Corruption in Peruvian politics: presumption of innocence and guilt
14 June 2015
Over the last fortnight First Lady Nadine Heredia Alarcón has faced a barrage of criticism over her personal finances and the presumption that she was at the centre of a corruption scandal just waiting to erupt. After Martín Belaunde Lossio was captured in Bolivia, it was also widely assumed that corruption links between him and Nadine Heredia would swiftly emerge. This has not been the case, the only connection being two consultancies Heredia carried out for him and his father, previously deemed to have been lawful. These triggered the reopening of a debate over how two deposits made by Venezuelan enterprises in 2005 and 2009 for US$216 million were actually spent. This spending, the judiciary resolved on 12 June, was also lawful.
The polemic intensified over last week as the details of the expenditure emerged and how Heredia used a friend’s credit card to pay for some of the items bought. The total amount charged on the card was 30 million dollars, and Heredia claims that her purchases were only a small proportion of that and that she has covered those from her income and acquiring further debt. Much of the criticism revolved around the sort of luxury items she bought, choices perhaps ill-advised for someone who claims to represent the poor.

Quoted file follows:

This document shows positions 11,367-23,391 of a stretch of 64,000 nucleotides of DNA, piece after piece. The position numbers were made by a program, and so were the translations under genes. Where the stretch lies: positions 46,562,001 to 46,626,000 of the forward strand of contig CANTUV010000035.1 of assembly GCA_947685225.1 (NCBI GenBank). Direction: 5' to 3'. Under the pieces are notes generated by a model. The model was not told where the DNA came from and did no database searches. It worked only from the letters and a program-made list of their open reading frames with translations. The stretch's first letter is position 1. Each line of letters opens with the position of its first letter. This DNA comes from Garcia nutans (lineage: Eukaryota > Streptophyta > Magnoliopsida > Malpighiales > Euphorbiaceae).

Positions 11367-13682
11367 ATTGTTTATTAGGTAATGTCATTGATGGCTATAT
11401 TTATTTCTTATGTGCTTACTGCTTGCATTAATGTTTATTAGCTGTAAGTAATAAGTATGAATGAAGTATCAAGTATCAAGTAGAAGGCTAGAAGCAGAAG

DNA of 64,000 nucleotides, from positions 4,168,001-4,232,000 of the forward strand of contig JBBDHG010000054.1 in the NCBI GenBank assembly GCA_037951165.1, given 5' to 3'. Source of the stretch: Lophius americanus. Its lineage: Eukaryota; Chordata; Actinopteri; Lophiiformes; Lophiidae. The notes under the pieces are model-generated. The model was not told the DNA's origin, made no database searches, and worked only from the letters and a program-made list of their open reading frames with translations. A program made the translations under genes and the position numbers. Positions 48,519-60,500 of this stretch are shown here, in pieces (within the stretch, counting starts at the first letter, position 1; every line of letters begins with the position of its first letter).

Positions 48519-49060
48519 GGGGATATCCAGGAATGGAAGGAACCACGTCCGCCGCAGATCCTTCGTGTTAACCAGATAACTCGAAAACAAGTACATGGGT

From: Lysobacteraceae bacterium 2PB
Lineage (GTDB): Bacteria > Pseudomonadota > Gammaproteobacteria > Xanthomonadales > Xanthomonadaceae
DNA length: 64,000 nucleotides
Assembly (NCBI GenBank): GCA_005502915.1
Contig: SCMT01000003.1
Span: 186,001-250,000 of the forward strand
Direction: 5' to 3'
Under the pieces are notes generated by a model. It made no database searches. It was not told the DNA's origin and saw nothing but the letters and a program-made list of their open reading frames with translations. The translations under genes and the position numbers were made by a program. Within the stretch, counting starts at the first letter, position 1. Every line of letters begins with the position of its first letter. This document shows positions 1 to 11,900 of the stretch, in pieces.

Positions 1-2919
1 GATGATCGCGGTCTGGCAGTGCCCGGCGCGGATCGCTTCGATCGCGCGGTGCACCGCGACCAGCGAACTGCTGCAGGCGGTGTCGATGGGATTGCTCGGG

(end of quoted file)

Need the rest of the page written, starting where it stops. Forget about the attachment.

There is more than a good deal of hypocrisy involved in accusations over corruption in Peru, especially when other leading political figures arguably face more serious charges. Alan Garcia, for example, is accused of profiting in his time in office; Alberto Fujimori, it has been shown, accepted and distributed embezzled money; and his daughter Keiko has so far been unable to explain from where the more than US$100,000 came from to pay for her and her siblings’ education in the United States.
But in a country where corruption in politics is so engrained, accusations of this kind will always have traction.